Appeal from the Circuit Court of Lake County; the Hon. John R.
Hughes, Judge, presiding.
PRESIDING JUSTICE SEIDENFELD DELIVERED THE OPINION OF THE COURT: Nine jail officers who were former employees of Lake County sought a declaratory judgment that the county's board of supervisors lacked power to remove them from merit personnel status. The county, its board of supervisors and the sheriff of Lake County were made defendants, and thereafter their motion for summary judgment was granted.
Plaintiffs appeal. The motion of the Lake County merit commission, also made a party defendant, to be dismissed from the appeal has been taken with the case.
The facts are undisputed. On September 14, 1965, the Lake County Board approved and passed an ordinance creating the Lake County sheriff's office merit commission. The authority of the merit commission extended only to officers and deputies of the sheriff's department. The ordinance in question was enacted pursuant to a statute (Ill. Rev. Stat. 1965, ch. 34, par. 859.1) which stated, in part, that the county "may, by ordinance, provide" that all full-time sheriff's deputies, other than special deputies, were to be appointed, promoted, disciplined, and discharged in accordance with recognized merit principles of public employment. In 1975, the legislature amended the statute to include "all deputies other than special deputies, and all jail officers" employed on a full-time basis in the office of the sheriff. (Ill. Rev. Stat. 1975, ch. 34, par. 859.1.) Shortly thereafter, on May 11, 1976, the county board enacted a resolution including all jail officers in the sheriff's department under the jurisdiction of the merit commission.
Pursuant to the above resolution, the merit commission certified the plaintiffs as merit personnel. On March 13, 1979, the county board, by resolution, removed all jail officers from the jurisdiction of the merit commission. Subsequently, on September 3, 1980, the sheriff of Lake County, Thomas Brown, terminated the employment of the plaintiffs. Thereafter, the plaintiffs requested that the merit commission conduct a hearing pursuant to its rules and regulations to determine the propriety of the sheriff's action in discharging the jail officers. On November 20, 1980, the merit commission refused to hear the plaintiffs' challenge to their discharges on the ground that once the county board had removed the jailers from the control or jurisdiction of the commission, the administrative agency was powerless to hold a hearing into the correctness of the discharges. The plaintiffs thereafter filed grievances with the Lake County grievance committee pursuant to the terms of the Lake County personnel manual which permits a post-discharge hearing. This proceeding is pending subject to disposition of this litigation.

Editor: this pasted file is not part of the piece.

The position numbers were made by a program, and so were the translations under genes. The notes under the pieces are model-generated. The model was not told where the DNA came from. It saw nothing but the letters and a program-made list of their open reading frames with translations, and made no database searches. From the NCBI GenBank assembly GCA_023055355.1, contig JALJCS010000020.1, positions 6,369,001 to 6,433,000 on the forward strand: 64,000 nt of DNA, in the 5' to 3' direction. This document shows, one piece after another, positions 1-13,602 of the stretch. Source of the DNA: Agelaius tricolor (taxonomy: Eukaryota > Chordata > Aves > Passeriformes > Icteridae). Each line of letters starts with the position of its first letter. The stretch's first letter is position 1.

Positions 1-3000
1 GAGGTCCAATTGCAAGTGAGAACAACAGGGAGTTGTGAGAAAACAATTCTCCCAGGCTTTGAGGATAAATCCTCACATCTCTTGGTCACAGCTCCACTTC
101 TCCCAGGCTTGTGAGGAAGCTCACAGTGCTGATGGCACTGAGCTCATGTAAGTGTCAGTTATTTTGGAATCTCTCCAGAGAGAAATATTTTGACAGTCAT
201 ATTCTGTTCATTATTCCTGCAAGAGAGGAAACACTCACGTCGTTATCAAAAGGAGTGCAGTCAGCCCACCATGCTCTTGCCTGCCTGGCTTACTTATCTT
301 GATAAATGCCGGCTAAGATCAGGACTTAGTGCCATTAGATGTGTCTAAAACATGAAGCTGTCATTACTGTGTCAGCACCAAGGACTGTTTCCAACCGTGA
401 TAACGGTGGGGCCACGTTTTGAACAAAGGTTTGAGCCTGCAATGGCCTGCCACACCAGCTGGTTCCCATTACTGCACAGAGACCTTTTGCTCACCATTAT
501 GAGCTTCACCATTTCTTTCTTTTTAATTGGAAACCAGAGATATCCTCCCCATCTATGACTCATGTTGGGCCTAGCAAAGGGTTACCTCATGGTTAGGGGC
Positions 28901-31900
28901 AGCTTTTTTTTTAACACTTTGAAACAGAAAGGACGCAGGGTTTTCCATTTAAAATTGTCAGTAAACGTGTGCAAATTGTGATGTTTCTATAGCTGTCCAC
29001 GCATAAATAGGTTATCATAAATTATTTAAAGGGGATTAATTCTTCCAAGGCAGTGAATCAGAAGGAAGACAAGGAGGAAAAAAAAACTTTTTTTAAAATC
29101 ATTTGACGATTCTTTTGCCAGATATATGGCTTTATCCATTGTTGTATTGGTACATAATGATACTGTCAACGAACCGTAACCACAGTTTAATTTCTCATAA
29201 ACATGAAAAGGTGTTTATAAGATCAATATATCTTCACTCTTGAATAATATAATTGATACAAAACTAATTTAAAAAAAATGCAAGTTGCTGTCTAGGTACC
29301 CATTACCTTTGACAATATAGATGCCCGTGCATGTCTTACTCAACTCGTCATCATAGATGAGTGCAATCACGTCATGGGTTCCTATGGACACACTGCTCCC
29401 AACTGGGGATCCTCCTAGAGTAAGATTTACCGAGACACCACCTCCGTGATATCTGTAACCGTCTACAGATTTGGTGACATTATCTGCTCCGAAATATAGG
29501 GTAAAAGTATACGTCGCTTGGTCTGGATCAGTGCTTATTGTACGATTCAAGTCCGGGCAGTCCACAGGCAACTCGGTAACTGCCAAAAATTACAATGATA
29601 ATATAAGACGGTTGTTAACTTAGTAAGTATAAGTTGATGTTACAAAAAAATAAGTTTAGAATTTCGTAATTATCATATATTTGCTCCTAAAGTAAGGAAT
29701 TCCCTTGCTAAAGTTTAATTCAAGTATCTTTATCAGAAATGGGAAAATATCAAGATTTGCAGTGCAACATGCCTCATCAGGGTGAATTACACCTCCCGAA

On November 21, 1980, five of the plaintiffs filed a six-count complaint for declaratory judgment and other relief. Later four other discharged jailers were allowed to intervene as plaintiffs. The complaint requested a declaration that the county board's resolution of March 13, 1979, was void, unconstitutional, and ineffective; that the merit commission be ordered to accept and act upon the plaintiffs' requests for a hearing; that the sheriff be ordered to reinstate the plaintiffs; and that they be awarded back pay from the date of termination. All defendants, except the merit commission, filed a joint motion for summary judgment, while the plaintiffs made a motion for judgment on the pleadings. Both motions were denied.
The same defendants who made the original motion for summary judgment filed a motion to reconsider the denial of their earlier motion for summary judgment. On February 8, 1982, the trial court entered an order granting the defendants' motion for summary judgment. In its order, the court concluded that because the county board had the authority to totally abolish the merit commission, it accordingly had the less intrusive power to withdraw the class of jail officers from the jurisdiction of the merit commission. The court also found that there was no genuine issue of material fact presented.
The plaintiffs contend that the county board does not have the statutory authority to remove jail officers, as a class, from the jurisdiction of the merit commission. They concede that the statute is permissive in the sense that, by using the word "may" a county is allowed, rather than obligated, to establish a merit commission. They argue, however, that once established, the use of the conjunction "and" links the regular deputies and the jail officers together, thus mandating that the County may not remove one class, jail officers, from the control of the merit commission without removing the other class, the regular deputies. *fn1